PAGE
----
Fleeing the Russians: Evacuations are slow, arduous and worrying

Bakhmut, Ukraine — Civilians are fleeing towns in eastern Ukraine as Russian troops advance to a menacing soundtrack of air raid sirens and roaring artillery.

Walking through the narrow apartment building stairs, volunteers carried the elderly and the infirm in their arms, carried them on stretchers or wheelchairs into waiting minibuses, and transported them to a central staging area, where they eventually boarded evacuation trains from other cities.

“The Russians are over there, they’re closing in on this place,” Mark Poppert, an American volunteer working with British charity RefugEase, said Friday during an evacuation in the town of Bachmut.

“Bahmut is now a high-risk area,” he said. “We are trying to get as many people out as possible in case the Ukrainians have to retreat.”

Poppert said he and other Ukrainian and foreign volunteers, working with the Ukrainian charity Vostok SOS, which is coordinating the evacuation, hope to get about 100 people out of Bakhmut by Friday.

A few hours earlier, gunfire rang out and black smoke rose from the northern edge of the town, in the Donetsk region of eastern Ukraine’s industrial zone. Donetsk and the adjacent Luhansk region make up the Donbass, where Moscow-backed separatists held some territory for eight years.

The evacuation process was grueling, physical, and emotional.

Many of the evacuees were elderly, ill or had limited mobility, meaning volunteers had to strap them to soft stretchers and slowly walk through narrow corridors and apartment building stairs.

Most have fled Bahmut: from a pre-war population of 85,000, only about 30,000 remain. More people are leaving every day.

Fighting raged north of Bakhmut as Russian troops intensified their efforts to seize the main eastern cities of Sifdonetsk and Lysichansk, 50 kilometers (30 miles) to the northeast. These two cities are the last areas under Ukrainian control in the Luhansk region.

In Donetsk’s northwest Bakhmut, Russian-backed rebels said on Friday they had seized the town of Lehman, a large railway junction near the cities of Slovyansk and Kramatorsk, which Both cities remain under Ukrainian control. On Thursday, smoke rising from the direction of Lehman was clearly visible from Slovyansk.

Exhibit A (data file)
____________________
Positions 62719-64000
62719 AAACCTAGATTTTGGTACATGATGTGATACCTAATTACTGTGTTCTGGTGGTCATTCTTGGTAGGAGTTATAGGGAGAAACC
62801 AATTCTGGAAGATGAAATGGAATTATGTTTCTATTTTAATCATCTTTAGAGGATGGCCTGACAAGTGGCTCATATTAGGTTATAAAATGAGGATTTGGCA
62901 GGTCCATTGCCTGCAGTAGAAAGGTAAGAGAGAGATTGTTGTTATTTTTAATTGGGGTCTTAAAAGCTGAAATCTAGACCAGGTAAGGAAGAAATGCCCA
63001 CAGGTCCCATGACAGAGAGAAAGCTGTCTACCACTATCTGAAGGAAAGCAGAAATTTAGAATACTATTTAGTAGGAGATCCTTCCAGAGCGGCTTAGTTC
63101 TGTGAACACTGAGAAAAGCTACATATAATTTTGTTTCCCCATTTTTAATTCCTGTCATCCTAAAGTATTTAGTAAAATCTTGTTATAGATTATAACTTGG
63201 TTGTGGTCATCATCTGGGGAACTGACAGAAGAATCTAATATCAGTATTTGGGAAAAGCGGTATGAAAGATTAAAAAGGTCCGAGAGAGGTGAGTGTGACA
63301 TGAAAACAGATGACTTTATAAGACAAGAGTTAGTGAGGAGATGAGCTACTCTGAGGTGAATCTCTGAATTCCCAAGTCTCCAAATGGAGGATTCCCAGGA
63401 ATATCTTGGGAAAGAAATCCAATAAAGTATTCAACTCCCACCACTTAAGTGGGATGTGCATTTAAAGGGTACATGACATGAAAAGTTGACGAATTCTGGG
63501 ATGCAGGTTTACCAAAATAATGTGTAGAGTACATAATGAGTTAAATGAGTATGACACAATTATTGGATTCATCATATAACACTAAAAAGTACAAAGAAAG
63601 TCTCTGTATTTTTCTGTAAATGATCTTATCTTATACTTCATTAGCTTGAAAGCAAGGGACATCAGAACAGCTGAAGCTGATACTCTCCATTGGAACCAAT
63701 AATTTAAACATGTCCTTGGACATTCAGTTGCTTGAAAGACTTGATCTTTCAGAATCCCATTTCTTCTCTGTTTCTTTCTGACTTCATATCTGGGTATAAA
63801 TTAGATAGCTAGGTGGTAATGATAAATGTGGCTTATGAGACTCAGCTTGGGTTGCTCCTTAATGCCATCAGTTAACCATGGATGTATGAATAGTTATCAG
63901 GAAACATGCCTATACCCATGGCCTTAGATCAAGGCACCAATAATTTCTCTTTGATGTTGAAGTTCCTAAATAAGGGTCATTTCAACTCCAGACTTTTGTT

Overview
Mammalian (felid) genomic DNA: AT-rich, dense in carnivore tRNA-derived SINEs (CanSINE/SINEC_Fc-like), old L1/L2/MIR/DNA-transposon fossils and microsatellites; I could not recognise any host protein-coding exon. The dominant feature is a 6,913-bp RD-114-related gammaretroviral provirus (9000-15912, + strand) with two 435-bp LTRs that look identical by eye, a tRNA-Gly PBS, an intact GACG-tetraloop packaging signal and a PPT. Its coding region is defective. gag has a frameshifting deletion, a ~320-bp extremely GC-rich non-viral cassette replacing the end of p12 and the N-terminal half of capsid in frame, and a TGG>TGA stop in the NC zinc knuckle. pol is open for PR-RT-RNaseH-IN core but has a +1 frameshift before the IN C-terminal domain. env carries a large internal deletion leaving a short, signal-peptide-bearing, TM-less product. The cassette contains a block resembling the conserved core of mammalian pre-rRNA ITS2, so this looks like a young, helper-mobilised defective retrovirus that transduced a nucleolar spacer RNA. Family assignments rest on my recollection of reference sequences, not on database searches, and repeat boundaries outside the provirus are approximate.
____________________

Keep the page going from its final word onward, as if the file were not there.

But even in the face of shelling, missiles and advancing Russian troops, leaving was not easy.

Svetlana Lvova, 66, the manager of two apartment buildings in Bakhmut, rolled her eyes in exasperation when she heard another resident of hers refused to leave.

“I couldn’t convince them to leave,” she said. “I told them many times that if something fell here, I would take them – injured – on the same bus that came to evacuate them.”

She said she tried to do everything she could to convince the diehards, but nearly two dozen just wouldn’t budge. They are more afraid to leave their homes and belongings for an uncertain future than to stay and face bombs.

She said she herself will live in Bachmut with her husband. But not because they were afraid to leave their property. They are waiting for their son, who is still in Sieverodonetsk, to return home.

“I’m not going anywhere,” she said. “I have to know he’s alive. That’s why I’m here.”

Lvova played the last video her son sent her, in which he told his mother that he was fine and that there was electricity in the city, but no running water.

“I baked him a big cake,” she said, wiping away tears.

American Volunteer Poppert said it was not uncommon to receive requests to pick up people to evacuate, only that they would change their minds when the van arrived.

“It was a very difficult decision for these people to leave the only world they knew,” he said.

He described the evacuation of a man in his 90s from the only home he knew.

“We’re going to take this guy out of his world,” Poppert said. “He was afraid of bombs and missiles, afraid of leaving.”

In nearby Pokrovsk, ambulances stopped to transfer the elderly woman on stretchers and wheelchairs to an evacuation train heading west to keep away from the fighting. When boarding the train, families gather, lugging suitcases and bringing pets.

The train slowly pulled out of the station, and a woman pulled back the curtains of a carriage. The familiar scenery faded away, her face wrinkled with grief, and tears began to flow.

Copyright © 2022 The Washington Times, LLC.



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